Has anyone else ever wanted to watch a film solely because of it’s DVD cover? This was the case pour moi when I came across the Criterion edition of Kaneto Shindô’s Onibaba:
Surely a front cover like that would tempt anyone, right? Well, it tempted me anyhowz.
Onibaba isn’t quite the terrifying frightfest that I expected. While it certainly has its fair share of unbridled horror moments, the film struck me more as an atmospheric mood piece characterised by its entrancing-but-unsettling imagery. The dominant forces are the primal concerns of survival, sex and death. To this end, Shindô situates the action in a bygone era of Japanese history where these simplistic interests can feasibly serve as the characters’ main focuses. He also makes us aware of the period’s discords, which he uses to weave in a critique of war and additionally, to justify the characters’ more repugnant qualities: the mother/daughter-in-law duo at the film’s core (referred to simply as ‘Woman’ and ‘Young Woman’) kill resting soldiers in order to sell their armour. In this way, they ironically live off death but the film makes the point that in such a turbulent environment their actions are necessary for plain survival. War has reduced them to this, although the unnerving willingness with which the characters execute their livelihoods suggests that they have allowed themselves to become totally consumed by a thirst for blood.
The primary ‘thirst’ here isn’t a homicidal one though, it’s completely sexual. Onibaba’s English-language title is “The Hole”, a reference to a gaping black hole in the earth where murdered soldiers meet their gruesome end. Surrounded by susuki grass, it’s difficult to miss the more carnal implications of this image, with the hole itself acting as a hybridisation of all the film’s aforementioned concerns thanks to its sexual connotations and its consumption of death. The film doesn’t just infer however, it also depicts sex with an explicitness that’s refreshing given it’s context, and it continues Shindô’s theme of stripping everything down to its basest, most naturalistic instincts. The sex here is ugly, sweaty and not in the least bit arousing. Moreover, it provides the main source of conflict within the plot: the arrival of the male character, Hachi, eventually triggers the friction between the two females – he awakens the sexuality in both, but especially the daughter-in-law whose carnal desires drive her to see him despite the presence of ‘demons’ later in the film. Her pleasure invokes competition with the mother-in-law that’s dependent on her: this feral and aged woman is spurned by Hachi in the film’s closest flirtation with poignance, and thus desperately pleads with him: “I can’t kill without her!”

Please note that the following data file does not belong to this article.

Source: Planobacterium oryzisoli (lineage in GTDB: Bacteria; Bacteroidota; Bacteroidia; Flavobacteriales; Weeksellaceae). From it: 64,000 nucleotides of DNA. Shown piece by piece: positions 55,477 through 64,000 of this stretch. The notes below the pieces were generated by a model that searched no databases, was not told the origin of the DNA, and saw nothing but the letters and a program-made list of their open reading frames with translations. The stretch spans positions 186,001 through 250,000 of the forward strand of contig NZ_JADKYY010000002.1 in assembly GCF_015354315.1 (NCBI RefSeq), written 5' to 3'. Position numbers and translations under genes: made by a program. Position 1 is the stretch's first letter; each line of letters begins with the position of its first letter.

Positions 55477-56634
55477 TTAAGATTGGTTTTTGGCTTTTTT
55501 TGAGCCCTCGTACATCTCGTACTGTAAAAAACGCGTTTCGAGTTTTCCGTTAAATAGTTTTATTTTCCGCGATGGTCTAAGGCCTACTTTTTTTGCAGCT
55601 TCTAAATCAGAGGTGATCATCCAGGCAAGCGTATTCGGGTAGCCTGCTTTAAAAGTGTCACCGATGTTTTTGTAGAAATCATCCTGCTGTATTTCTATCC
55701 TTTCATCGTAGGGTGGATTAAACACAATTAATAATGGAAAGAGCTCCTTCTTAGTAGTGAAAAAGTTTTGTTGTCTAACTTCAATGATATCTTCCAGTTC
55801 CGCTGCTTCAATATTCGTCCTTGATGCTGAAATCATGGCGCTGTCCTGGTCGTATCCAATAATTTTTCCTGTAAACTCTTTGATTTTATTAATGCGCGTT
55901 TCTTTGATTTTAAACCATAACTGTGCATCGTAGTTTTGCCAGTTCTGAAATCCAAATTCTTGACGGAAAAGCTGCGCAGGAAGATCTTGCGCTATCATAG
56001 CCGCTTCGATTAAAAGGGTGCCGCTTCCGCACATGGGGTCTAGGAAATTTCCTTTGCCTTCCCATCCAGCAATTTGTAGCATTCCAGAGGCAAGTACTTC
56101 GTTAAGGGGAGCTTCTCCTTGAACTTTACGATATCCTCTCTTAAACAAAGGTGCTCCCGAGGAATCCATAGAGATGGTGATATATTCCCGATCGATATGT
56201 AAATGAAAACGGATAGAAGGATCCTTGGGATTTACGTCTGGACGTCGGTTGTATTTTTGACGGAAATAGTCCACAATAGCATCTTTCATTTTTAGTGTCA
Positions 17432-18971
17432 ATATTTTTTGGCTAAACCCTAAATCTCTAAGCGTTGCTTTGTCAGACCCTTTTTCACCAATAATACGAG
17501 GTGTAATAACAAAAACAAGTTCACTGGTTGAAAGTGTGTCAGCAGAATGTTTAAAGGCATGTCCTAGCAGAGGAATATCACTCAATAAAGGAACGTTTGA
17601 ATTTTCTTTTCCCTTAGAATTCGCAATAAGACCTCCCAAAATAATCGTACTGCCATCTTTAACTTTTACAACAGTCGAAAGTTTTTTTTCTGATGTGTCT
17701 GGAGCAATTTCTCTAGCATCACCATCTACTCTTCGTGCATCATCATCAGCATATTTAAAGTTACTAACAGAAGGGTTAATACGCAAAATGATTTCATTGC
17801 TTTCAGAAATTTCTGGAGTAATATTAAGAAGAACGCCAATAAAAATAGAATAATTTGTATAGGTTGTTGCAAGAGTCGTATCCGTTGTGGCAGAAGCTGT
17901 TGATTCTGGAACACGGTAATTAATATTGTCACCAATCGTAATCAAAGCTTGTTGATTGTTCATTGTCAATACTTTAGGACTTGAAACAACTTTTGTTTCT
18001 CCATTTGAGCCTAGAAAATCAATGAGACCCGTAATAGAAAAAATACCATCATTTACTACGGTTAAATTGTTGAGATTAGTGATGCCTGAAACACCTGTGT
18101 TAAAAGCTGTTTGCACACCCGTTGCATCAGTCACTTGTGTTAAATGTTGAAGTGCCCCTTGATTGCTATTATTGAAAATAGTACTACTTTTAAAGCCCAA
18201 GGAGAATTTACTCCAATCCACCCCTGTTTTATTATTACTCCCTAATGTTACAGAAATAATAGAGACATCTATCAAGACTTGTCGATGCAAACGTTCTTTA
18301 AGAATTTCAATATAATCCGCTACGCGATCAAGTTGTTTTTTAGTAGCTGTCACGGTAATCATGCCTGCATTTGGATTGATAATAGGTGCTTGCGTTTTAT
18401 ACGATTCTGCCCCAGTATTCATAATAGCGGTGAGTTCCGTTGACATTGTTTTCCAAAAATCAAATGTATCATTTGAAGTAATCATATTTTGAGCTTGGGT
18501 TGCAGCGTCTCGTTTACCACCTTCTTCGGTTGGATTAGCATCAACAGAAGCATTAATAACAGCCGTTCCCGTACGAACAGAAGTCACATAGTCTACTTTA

In spite of the conflict, Hachi’s introduction also leads to a temporary stalemate within the narrative, as Shindô does overtime on the underdeveloped tensions resulting from his presence. Indeed, the story as a whole is prone to fluctuations, with the introduction of the film’s notorious ‘mask’ (and thus, the entire final act) coming across as particularly contrived. Fortunately, Shindô’s visual hand is enough to counter any lulls in his tale, and its brimming with great moments: the masked soldier falling into the death pit – as filmed from inside the hole; the frequent shots of the sharp susuki grass that pierce the landscape; deft plays with light and shadows, particularly during the night sequences; even shifting to negative film stock for heightened effect; and of course, the conception of that damned mask itself – certianly one of the most bizarre props that I’ve ever come across on film. Backed up by a terrifically shrill score that punctuates the high drama, and the absence of which results in the eeriest of silences, Shindô creates nothing less than a captivating experience. For someone whose experience of Japanese cinema to date has been limited to the Holy Trinity (Kurosawa, Mizoguchi, Ozu) and second-rate horror movies, I found Onibaba a bold and exhilarating contrast to what I’m familiar with: an evocative and indelible work whose arresting images linger in the memory long after film’s end.